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Data: Datastream, Worldscope, DB Global Research; Chart: Axios Visuals

The number of so-called zombie companies is spiking and could soon represent more than one in five U.S. firms, thanks to the coronavirus pandemic.

What it means: "Zombies" are firms whose debt servicing costs are higher than their profits but are kept alive by relentless borrowing.

What they're saying: "This is a macroeconomic problem because zombie firms are less productive, and their existence lowers investment in and employment at more productive firms," Deutsche Bank Securities chief economist Torsten Sløk said in a note to clients Thursday.

  • "In short, one side effect of central banks keeping rates low for a long time is that it keeps more unproductive firms alive, which ultimately lowers the long-run growth rate of the economy."

What's next: "This trend ... is likely to continue going forward given the Fed’s commitment to keeping rates low and the ongoing support from the Fed to credit markets."

Go deeper: Corporate debt issuance has already topped $1 trillion in 2020

Go deeper

Sep 22, 2020 - World

Study: China's economic policies directly harmed U.S. industries

Illustration: Eniola Odetunde/Axios

China's economic planning and targeted subsidies have increased the competitiveness of Chinese firms in the global economy to the direct detriment of U.S. industry, an academic study has found.

Why it matters: When it comes to American industries and workers, the rise of Chinese industrial policy hasn’t been a win-win — researchers found for every 100 factories opened in China, 12.5 U.S. factories in the same industry closed.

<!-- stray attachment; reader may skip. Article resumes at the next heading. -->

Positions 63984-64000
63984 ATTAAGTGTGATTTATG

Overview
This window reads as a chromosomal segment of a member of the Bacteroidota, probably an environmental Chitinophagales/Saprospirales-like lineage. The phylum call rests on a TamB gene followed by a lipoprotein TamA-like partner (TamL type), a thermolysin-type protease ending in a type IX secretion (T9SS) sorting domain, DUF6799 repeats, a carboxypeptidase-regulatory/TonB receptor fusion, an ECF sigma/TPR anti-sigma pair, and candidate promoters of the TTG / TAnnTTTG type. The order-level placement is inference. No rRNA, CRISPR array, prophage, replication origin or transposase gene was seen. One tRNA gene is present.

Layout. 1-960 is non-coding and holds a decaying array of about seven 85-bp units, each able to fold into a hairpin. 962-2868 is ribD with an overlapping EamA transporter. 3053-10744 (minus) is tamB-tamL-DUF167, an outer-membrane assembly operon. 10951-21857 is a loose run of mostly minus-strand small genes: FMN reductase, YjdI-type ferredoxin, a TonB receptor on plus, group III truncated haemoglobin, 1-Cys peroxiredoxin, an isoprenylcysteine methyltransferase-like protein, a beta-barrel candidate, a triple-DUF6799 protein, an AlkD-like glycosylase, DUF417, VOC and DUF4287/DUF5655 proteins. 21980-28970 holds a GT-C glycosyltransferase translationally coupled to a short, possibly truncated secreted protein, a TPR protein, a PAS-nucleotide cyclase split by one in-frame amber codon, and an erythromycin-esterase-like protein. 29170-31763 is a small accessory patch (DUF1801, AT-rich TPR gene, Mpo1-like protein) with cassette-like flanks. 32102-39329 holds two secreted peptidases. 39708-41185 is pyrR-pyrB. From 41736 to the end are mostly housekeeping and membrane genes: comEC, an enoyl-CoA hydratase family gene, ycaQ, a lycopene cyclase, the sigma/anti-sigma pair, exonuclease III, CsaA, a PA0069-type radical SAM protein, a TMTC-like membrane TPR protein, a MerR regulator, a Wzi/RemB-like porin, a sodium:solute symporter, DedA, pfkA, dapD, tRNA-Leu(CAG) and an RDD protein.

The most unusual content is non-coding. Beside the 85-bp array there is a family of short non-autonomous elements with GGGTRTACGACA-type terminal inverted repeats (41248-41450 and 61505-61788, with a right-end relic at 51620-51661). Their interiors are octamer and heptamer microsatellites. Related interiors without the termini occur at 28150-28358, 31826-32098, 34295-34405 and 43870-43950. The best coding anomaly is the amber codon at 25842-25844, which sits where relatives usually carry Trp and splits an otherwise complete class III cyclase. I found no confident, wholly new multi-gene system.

23 mins ago - World

Iran's nuclear dilemma: Ramp up now or wait for Biden

Illustration: Annelise Capossela/Axios

The world is waiting to see whether Iran will strike back at Israel or the U.S. over the assassination of Mohsen Fakhrizadeh, the architect of Iran's military nuclear program.

Why it matters: Senior Iranian officials have stressed that Iran will take revenge against the perpetrators, but also respond by continuing Fakhrizadeh’s legacy — the nuclear program. The key question is whether Iran will accelerate that work now, or wait to see what President-elect Biden puts on the table.

Updated 1 hour ago - Health

U.K. first nation to clear Pfizer coronavirus vaccine for mass rollout

A health care worker during the phase 3 COVID-19 vaccine trial by Pfizer and BioNTech in Ankara, Turkey, in October. Photo: Dogukan Keskinkilic/Anadolu Agency via Getty Images

The United Kingdom's government announced Wednesday it's approved Pfizer-BioNTech's COVID-19 vaccine, which "will be made available across the U.K. from next week."

Why it matters: The U.K. has beaten the U.S. to become the first Western country to give emergency approval for a vaccine that's found to be 95% effective with no serious side effects against a virus that's killed nearly 1.5 million people globally.